Secretary-General Ban Ki-moon today outlined measures to strengthen the United Nations role in helping countries emerging from conflict to maintain peace and entrench stability, stressing the need for rapid deployment of trained staff, predictable financing, partnerships and ensuring the participation of women.
“Building peace may sound straightforward, but we know from painful experience that it is not. Success requires patient, long-term commitments and the involvement of a wide range of actors, working together,” said Mr. Ban, updating the Security Council on UN efforts to support post-conflict peacebuilding.
“We are making progress – in Burundi, Haiti, Nepal, Sierra Leone and elsewhere. But let us remember that for people who have suffered through conflict, progress can’t come fast enough. The ultimate test is how well we deliver on the ground – how well we give people signs of hope beyond mere words and promises,” he said.
Echoing his message in his latest report on peacebuilding in the wake of conflict, the Secretary-General spoke of the need provide UN staff deployed in crisis situations with the proper training to enable them to perform the full range of their responsibilities.
He said a review of international civilian capacities currently under way is anchored in the need to ensure that international assistance in the aftermath of conflict is driven by national needs and priorities, to make better use of the capacities of women and for faster and flexible response.
On predictable financing, the Secretary-General noted that in fragile transition situations, the Peacebuilding Fund, set up in 2006, can quickly finance early action, which can, in turn, prompt other sources to provide longer-term funding.
It has streamlined its procedures, enabling it to respond more swiftly to urgent needs and encouraged Member States to contribute to its replenishment, he added.
“But the Fund is only one among many. Many other efforts are under way aimed at making all peacebuilding financing more flexible and tolerant of risk,” Mr. Ban said, urging Member States to support these alternatives.
He emphasized the importance of greater cooperation and joint approaches within the UN, noting that efforts are under way to strengthen cooperation and develop closer institutional links with the World Bank.
Mr. Ban also underlined the key role played by the partnership between the Council and the Peacebuilding Commission, created in 2006 to prevent post-conflict countries from relapsing back into bloodshed, and today it was the focus of a session by the body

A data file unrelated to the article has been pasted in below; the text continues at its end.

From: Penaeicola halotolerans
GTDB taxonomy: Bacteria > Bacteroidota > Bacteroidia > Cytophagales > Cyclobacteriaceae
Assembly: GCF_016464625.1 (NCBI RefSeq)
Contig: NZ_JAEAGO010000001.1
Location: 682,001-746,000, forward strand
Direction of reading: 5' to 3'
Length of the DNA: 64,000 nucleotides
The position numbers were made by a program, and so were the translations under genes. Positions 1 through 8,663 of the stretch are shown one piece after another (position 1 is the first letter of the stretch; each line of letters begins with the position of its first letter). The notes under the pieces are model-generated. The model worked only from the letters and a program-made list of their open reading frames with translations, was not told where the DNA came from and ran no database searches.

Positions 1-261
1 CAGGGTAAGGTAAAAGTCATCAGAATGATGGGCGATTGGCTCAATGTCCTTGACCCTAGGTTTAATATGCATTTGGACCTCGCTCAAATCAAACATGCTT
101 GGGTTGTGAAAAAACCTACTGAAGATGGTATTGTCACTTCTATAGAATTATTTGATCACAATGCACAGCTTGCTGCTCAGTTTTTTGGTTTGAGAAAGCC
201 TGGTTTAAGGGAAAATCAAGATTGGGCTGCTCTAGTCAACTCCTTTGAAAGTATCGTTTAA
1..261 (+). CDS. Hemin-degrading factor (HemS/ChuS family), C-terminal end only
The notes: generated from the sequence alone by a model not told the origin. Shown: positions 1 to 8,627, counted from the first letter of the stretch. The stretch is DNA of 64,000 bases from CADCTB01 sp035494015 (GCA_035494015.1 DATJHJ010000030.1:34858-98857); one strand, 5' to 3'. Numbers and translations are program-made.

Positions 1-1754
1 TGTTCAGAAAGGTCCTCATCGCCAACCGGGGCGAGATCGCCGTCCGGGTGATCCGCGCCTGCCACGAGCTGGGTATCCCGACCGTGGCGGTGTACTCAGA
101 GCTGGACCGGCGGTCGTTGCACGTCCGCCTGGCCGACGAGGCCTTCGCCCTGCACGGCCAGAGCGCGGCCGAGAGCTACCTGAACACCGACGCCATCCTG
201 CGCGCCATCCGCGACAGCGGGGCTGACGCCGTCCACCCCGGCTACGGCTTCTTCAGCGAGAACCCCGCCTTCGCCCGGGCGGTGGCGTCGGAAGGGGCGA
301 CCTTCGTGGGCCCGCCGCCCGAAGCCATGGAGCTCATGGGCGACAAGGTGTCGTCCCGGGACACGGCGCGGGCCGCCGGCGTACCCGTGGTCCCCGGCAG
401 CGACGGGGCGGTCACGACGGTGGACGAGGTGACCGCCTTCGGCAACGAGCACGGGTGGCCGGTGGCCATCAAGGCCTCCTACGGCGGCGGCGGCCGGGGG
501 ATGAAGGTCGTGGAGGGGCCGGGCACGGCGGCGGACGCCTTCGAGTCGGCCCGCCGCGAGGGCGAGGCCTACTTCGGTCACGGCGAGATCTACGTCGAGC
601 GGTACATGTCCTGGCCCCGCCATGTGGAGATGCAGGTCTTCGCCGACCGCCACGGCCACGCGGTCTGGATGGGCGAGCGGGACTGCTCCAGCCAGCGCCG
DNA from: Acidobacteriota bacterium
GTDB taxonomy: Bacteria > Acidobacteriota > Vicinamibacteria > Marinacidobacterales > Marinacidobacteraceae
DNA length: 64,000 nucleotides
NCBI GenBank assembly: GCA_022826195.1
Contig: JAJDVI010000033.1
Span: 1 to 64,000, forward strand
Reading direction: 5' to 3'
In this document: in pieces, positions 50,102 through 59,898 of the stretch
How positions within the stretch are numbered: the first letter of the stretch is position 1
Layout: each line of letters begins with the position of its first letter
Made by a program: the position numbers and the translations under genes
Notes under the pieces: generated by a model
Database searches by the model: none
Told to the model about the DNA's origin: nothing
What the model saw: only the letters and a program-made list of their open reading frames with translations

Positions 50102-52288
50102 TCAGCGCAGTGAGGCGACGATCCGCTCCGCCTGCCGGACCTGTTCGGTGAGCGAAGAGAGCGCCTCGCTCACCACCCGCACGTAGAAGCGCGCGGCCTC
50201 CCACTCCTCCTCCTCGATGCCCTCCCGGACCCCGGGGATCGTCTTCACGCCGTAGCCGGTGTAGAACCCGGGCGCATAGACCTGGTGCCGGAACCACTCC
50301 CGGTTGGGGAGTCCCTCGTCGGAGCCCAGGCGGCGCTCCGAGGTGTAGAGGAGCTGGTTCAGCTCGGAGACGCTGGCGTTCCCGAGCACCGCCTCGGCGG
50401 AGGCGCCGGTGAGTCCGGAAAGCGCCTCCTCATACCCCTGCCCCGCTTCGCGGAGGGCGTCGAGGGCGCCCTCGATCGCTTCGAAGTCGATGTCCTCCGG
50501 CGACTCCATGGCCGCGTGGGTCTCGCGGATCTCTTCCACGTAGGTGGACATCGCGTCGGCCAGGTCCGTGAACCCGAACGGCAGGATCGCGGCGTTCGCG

“Closer collaboration can help the Council to support peacebuilding more effectively from the very start,” including by enabling peacekeeping operations to have an impact as “early peacebuilders,” and ensuring that integrated peacebuilding offices institutionalize these early achievements.
Women, he stressed, should form the core of peacebuilding.
“While their voices are critical for ensuring that the foundations of peace are just and equitable, women are still not systematically included at all stages of the peace process,” the Secretary-General said.
“Conflicts leave states severely weakened and social structures decimated,” he added. “In such situations, women are vital to ensuring that the basic survival needs of families and communities are met.”
Mr. Ban said that he has stipulated that all peacebuilding funds managed by the UN will allocate 15 per cent of their resources to fund projects addressing women’s needs, advancing gender equality or empowering women.
In his latest report on women participation in peacebuilding, the Secretary-General says that a decade after the adoption of landmark resolution 1325 calling for equal participation by women in post-conflict peacebuilding, much remains to be done to ensure they can play their part in shoring up peace.
“Now is the time for systematic, focused and sustained action, backed by resources and commitments on the part of all stakeholders – national and international, public and private, women and men,” he writes, laying out a seven-point action plan aimed at changing practices among all actors and improving outcomes on the ground.
The plan includes ensuring that women are fully engaged in all peace talks and post-conflict planning, including donor conferences, and requires that adequate financing is provided to address women’s specific needs and advance gender equality.
It also underlines the need for women to participate fully in post-conflict governance as elected representatives or decision makers, including through temporary special measures such as quotas.
At the end of today’s Council meeting, the body reiterated the importance of national ownership of peacebuilding efforts and priorities.
In a presidential statement, the Council emphasized the need for swift action in areas including “reform of the security sector, restoration of the rule of law, respect for human rights, ending impunity, combating illicit arms trade, drug trafficking, and transnational organized crime, voluntary return of refugees and internally displaced persons, supporting peace processes, provision of basic services, restoration of core government functions, management of natural resources, tackling youth unemployment, and revitalization of the economy.”